Things wear out.
Over the past four months, this very simple axiom has been demonstrated to me in the following ways: My office computer began the familiar slowdown that leads to the inevitable flashing blue screen and had to be replaced. The extendable handle on my office briefcase stopped extending and the briefcase had to be replaced. The glue on the crown on my front tooth that had stuck admirably for 30 years gave way and had to be replaced by a very expensive implant. My washer and dryer, 27 1/2 years old and never a minute’s trouble, both stopped working within 15 minutes of each other and had to be replaced.
And then, of course, my dog died. On a fine spring morning when the morning mist had not yet lifted from the fields, Lily just didn’t come out of her house. Went to sleep and didn’t wake up.
Nothing lasts forever.
But we want it to. We want something to last. The human heart is made of Velcro.
Earlier this week, I went to a memorial service for someone I’ve known most of my life. At the visitation the day before — as I stood in a long and serpentine line to speak to his family — to offer condolences that I knew couldn’t sound like much more than just another measure of a single song of sorrow, I watched as photographs memorializing this good man’s life were projected onto a flat white screen: white-water rafting with his older brother and their sons; gazing into the face of his newborn grandson; sharing Christmas with his mother.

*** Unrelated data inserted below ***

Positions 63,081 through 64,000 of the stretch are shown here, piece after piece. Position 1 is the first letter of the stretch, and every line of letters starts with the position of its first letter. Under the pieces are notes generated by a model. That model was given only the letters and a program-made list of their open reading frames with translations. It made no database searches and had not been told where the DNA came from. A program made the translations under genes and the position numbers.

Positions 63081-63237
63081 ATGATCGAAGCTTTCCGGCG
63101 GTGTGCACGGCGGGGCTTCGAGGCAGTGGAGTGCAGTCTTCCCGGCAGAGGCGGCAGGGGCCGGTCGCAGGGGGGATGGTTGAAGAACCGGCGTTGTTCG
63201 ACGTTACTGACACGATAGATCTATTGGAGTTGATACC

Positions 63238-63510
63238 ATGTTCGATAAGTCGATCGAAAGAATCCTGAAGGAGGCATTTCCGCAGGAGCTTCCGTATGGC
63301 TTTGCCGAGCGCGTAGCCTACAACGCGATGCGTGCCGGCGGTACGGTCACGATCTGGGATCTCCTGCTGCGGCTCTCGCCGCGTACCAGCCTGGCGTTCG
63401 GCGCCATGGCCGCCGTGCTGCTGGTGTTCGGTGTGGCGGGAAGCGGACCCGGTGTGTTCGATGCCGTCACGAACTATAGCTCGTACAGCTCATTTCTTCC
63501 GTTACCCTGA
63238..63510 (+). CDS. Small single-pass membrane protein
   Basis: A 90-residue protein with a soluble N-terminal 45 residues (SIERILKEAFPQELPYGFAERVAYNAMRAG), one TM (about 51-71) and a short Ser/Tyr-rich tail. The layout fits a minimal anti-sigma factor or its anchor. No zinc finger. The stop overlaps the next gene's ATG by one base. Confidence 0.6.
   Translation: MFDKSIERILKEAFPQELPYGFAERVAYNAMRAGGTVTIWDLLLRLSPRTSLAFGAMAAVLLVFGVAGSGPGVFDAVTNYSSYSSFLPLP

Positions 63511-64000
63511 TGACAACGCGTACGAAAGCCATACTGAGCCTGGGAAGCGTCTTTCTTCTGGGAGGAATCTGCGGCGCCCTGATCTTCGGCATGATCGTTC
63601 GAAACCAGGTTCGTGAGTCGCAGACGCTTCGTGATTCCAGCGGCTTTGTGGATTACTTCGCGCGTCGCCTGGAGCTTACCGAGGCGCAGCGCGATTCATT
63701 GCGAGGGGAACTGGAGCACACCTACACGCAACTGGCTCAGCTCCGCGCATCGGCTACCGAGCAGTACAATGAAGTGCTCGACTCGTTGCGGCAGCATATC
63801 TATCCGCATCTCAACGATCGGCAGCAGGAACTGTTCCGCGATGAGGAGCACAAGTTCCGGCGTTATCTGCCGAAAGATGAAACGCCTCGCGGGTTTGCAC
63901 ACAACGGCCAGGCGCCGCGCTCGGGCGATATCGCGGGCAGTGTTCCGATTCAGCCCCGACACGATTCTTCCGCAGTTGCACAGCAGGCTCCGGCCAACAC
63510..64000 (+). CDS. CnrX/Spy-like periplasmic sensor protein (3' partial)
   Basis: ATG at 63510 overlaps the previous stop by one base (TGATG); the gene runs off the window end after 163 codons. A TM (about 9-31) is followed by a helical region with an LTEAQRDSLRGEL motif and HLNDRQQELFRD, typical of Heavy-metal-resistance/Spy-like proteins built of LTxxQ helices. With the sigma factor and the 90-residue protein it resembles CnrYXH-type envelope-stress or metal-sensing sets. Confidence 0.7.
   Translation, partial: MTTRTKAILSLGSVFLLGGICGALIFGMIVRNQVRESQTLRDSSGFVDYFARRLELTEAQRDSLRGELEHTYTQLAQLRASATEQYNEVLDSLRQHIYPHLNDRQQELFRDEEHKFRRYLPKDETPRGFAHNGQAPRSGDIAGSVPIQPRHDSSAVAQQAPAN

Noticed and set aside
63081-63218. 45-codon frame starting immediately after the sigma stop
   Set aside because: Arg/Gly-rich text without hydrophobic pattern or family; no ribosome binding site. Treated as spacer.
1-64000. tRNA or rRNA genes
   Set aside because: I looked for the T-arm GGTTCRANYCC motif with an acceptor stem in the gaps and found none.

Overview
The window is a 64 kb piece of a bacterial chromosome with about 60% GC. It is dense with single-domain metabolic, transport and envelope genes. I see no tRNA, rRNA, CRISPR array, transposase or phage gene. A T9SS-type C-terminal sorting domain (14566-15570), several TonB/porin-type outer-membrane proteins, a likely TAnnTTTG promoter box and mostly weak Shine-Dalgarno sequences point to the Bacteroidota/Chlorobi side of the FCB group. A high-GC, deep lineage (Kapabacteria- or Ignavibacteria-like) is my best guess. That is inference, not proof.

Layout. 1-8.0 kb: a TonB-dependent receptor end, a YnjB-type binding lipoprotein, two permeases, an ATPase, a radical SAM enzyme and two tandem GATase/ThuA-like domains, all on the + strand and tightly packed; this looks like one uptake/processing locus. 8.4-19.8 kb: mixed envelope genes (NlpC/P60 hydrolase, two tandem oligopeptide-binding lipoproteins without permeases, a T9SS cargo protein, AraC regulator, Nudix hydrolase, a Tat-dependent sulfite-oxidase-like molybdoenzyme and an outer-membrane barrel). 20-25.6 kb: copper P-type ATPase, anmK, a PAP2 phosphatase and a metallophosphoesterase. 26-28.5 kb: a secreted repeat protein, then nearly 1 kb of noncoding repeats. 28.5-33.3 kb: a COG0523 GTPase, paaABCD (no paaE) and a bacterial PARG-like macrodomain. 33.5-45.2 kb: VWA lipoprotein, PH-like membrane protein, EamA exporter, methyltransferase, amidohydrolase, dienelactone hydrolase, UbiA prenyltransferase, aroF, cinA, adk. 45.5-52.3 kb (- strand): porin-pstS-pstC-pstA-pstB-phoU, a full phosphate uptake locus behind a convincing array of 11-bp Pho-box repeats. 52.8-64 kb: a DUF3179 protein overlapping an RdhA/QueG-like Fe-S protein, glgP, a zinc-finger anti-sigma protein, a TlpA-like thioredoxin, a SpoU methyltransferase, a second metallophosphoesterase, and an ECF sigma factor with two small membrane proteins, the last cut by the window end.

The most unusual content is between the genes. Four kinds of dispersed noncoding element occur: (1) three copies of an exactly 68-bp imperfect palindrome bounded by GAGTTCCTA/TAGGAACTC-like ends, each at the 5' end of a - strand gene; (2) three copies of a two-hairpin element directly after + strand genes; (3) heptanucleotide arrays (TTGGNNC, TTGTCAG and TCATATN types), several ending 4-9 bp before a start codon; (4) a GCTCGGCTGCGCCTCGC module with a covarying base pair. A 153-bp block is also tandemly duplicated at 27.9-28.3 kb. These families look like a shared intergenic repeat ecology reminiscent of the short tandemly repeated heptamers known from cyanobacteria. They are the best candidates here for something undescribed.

And then the photograph that brought me to tears: five men, their arms around each others’ shoulders, half-smiling at the camera held by one of their wives. Lifelong buddies. I know them, all of them. I knew them as boys. I watched them play baseball on Jaycee Field and football on Womack Field. I watched them grow into good men, good fathers, good husbands. I still watch them.
At the memorial service, I sat near the back of the church. At the last amen, I watched the faces of those men as they walked down that long, long aisle and back out into the world, a world without the smile, the laughter, the company of their friend.
I forget sometimes, when I go to the grocery store and don’t see a soul I know or walk a few blocks down the street and nobody blows his horn and waves at me or meet someone for the first time and don’t know a single person to whom she is related, that I still live among my people. I lose sight on occasion, when I’m watching too closely the construction of too many new apartment buildings, of the landmarks that are invisible to the natural eye but still show me the way. I get lost every now and then in the maze of newer, faster, better, only to get so tired that all I can do is sit down and wait for a familiar face to show up and remind me where I am.
There are a lot of reasons to leave the place that reared you. There are also a lot of reasons to stay. One of the best is that when we do, we get to remain a part of each other’s stories, right to the end.
Nothing lasts forever — except love. And friendship. And the memories of a shared lifetime.